Australia will send another 330 soldiers to Iraq on Wednesday, April 15, in a training mission set to last two years, BBC News reports.
Prime Minister Tony Abbott said the troops would be partnered with 100 New Zealand military personnel.
The mission’s purpose is to help train the Iraqi army so that it can gain and hold ground against Islamic State (IS) militants, he said.
The mission, to be based about 30 miles north of the capital Baghdad, is expected to be operational by May.
The deployment was first announced in March.
“We won’t have a combat role. It is a training mission not a combat mission,” Abbott told journalists at a press conference in Canberra on Tuesday. “I can’t tell you that this is risk free.”
“The work of the coalition against the Islamist death cult has been effective,” he went on, referring to IS.
“We have seen the Iraqis retake [the city of] Tikrit… we have seen incremental gains by the Iraqi forces and the Kurdish forces,” he said, while conceding that large swathes of Iraq remained out of the Iraqi government’s control.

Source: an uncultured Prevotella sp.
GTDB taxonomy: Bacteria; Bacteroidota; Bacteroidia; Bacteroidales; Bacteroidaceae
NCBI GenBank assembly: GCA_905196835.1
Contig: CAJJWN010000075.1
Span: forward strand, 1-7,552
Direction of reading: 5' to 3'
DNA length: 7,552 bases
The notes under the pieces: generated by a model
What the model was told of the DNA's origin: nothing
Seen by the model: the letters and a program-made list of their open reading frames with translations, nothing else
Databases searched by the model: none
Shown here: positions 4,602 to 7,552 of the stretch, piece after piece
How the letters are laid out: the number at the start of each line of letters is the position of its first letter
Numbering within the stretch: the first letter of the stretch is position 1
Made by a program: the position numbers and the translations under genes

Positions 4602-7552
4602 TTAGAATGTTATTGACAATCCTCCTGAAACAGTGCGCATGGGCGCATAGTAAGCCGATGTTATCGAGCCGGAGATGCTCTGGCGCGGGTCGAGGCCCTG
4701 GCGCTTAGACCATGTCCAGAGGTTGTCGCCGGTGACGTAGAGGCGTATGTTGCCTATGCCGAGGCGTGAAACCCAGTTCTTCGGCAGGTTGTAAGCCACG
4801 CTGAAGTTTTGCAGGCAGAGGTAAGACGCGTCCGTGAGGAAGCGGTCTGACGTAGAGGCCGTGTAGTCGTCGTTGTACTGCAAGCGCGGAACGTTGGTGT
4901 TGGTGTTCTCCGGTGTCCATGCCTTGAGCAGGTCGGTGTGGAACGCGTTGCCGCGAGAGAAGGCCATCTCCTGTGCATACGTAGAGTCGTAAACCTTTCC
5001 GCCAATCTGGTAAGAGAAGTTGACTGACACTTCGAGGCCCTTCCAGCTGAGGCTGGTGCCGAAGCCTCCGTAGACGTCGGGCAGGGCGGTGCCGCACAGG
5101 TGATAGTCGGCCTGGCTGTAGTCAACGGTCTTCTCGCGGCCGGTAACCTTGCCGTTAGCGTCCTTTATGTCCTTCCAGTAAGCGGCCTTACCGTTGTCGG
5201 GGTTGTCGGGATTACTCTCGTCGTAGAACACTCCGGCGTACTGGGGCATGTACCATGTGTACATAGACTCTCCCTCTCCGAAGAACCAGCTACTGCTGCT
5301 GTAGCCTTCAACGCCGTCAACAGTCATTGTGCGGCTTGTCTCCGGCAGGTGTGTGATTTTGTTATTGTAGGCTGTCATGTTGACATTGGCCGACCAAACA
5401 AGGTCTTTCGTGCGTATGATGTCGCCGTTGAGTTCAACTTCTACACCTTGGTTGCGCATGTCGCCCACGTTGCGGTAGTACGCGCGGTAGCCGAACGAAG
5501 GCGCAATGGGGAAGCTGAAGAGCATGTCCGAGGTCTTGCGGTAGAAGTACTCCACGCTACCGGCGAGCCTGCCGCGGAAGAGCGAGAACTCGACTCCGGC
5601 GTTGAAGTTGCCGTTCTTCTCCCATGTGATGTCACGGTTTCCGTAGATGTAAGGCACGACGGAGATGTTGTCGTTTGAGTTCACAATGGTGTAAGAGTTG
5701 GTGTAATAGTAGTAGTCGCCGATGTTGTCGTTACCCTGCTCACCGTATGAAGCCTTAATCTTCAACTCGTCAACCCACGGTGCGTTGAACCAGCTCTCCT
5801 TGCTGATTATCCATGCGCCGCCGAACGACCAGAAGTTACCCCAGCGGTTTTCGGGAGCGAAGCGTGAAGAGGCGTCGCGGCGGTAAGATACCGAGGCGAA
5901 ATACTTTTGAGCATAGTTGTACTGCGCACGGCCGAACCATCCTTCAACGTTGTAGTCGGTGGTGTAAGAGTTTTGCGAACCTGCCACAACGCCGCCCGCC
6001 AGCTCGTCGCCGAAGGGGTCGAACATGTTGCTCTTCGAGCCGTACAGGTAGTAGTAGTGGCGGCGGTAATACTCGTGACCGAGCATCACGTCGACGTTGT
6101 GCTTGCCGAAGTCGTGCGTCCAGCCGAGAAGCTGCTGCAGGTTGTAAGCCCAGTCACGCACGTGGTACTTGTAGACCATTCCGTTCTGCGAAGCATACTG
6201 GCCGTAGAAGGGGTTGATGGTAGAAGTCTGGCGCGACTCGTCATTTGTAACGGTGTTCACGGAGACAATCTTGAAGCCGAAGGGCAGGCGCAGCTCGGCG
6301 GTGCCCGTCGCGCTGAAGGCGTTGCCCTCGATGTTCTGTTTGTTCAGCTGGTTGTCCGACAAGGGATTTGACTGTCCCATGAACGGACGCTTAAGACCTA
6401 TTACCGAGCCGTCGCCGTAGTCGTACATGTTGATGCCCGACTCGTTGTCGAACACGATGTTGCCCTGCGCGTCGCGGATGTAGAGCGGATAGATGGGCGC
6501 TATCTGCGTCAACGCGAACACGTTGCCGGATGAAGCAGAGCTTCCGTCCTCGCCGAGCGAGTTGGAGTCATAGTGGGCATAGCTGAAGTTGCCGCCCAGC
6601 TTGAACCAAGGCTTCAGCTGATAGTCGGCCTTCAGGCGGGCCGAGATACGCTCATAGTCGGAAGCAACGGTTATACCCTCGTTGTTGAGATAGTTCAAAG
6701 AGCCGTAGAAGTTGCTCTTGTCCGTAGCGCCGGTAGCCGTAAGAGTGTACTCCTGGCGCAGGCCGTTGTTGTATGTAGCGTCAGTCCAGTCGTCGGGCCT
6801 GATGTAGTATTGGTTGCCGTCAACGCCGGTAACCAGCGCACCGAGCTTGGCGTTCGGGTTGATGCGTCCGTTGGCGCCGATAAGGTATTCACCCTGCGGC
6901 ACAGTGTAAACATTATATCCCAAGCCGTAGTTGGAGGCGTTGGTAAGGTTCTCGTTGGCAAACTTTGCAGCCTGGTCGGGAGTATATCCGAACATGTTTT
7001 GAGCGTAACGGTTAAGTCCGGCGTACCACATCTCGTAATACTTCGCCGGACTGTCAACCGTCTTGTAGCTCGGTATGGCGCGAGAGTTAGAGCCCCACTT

He said IS was not just terrorizing Iraq and Syria “but is reaching out to Australia”, making Australia’s involvement in the conflict an issue of national security.
Australia joined the fight against IS last September and has already sent six F/A18 fighter jets, 200 special forces and 400 military support staff.
The Australian government estimates that about 90 Australian citizens are fighting with IS in Syria and Iraq and another 140 citizens in Australia are offering the group support.
The new training mission will be formally reviewed after 12 months.